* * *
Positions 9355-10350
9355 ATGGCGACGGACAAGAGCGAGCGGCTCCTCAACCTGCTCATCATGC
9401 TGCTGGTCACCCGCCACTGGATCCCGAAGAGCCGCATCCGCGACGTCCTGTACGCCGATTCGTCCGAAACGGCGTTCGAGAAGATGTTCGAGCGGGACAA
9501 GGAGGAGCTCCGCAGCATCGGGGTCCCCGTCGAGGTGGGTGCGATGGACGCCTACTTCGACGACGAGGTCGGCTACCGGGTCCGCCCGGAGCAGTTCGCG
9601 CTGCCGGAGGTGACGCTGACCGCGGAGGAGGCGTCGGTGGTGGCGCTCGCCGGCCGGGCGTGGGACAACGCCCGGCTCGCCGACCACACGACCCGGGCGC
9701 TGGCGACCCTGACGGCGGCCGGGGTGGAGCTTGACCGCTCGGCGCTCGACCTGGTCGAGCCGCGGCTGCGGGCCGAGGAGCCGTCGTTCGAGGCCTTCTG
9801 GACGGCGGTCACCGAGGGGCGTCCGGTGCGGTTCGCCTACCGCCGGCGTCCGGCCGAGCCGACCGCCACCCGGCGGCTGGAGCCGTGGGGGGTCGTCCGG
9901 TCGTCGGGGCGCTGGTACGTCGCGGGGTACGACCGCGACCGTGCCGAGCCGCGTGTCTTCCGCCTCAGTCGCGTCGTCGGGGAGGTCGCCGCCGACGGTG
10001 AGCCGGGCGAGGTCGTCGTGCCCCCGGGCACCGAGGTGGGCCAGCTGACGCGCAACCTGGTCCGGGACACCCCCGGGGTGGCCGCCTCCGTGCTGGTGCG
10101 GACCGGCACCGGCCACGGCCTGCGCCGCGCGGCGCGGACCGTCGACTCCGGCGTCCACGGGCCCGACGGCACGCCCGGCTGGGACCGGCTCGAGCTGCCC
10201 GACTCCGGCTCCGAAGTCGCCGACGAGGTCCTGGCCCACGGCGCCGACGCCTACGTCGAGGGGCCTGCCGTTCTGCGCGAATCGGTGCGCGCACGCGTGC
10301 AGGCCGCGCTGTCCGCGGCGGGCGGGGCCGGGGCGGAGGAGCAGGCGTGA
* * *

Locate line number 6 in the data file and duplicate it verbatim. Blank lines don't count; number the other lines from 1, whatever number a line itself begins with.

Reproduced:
9701 TGGCGACCCTGACGGCGGCCGGGGTGGAGCTTGACCGCTCGGCGCTCGACCTGGTCGAGCCGCGGCTGCGGGCCGAGGAGCCGTCGTTCGAGGCCTTCTG